In 2018, our group was awarded a prestigious “ERC Starting Grant” worth € 1.5 million. The project began in July 2019 and has a duration of 5 years. Please follow this link for accompanying press release.
Over the past two decades, a branch of organic chemistry has emerged that breaks with the paradigm of synthesizing pure compounds and focusses instead on complex (macro)molecular networks akin to those found in nature. In this proposed project, we aim to address unmet challenges in supramolecular chemistry and systems chemistry by developing original dynamic reaction networks whose building blocks are capable of supramolecular (self-)recognition.
The first two objectives of SUPRANET focus on the use of dynamic covalent orthoester networks for the discovery of anion, cation and ion pair receptors, whose unique properties may pave the way towards the utilization of inorganic ions as drugs. For instance, we will develop self-assembled ion pair cages for the electro-neutral transport of medicinally relevant anions across phospholipid membranes. Our network approach will also allow us to “imprison” ionic guests for the first time in self-assembled receptors that could be used for the transport and controlled release of ions, even against osmotic pressure.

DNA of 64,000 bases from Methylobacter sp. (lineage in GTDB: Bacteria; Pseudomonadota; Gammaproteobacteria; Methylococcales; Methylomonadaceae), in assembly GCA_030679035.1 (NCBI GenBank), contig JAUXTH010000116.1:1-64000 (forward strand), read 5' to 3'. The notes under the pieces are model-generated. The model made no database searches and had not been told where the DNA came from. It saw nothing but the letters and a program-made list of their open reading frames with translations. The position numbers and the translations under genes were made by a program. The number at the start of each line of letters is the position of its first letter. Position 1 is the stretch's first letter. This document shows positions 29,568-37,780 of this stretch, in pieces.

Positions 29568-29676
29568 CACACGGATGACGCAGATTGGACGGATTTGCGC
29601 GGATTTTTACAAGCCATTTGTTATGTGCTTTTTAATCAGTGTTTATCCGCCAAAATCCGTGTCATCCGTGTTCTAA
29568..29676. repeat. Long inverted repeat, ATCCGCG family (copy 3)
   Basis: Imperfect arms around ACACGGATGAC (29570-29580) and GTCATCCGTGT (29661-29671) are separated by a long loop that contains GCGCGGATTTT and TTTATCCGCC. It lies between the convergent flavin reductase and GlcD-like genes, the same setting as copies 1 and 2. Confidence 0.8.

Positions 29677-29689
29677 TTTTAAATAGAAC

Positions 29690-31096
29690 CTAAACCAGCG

Objectives three and four of SUPRANET go beyond the equilibrium state and, as such, are relevant to the chemistry of life, in which key processes depend on dissipative steady states. The proposed reaction networks will feature biologically relevant ribose building blocks that are continuously assembled and disassembled by two different irreversible reactions, resulting in steady state mixtures of either RNA oligomers or ribose-derived vesicles. It is our hope that these studies will provide insights into open questions regarding the molecular origins of life, such as the non-enzymatic formation of RNA oligomers capable of self-recognition and the simultaneous emergence of compartmentalization and self-replication.
SUPRANET thus seeks to break new ground in both equilibrium and far-from-equilibrium dynamic networks and is equally motivated by applied and fundamental challenges.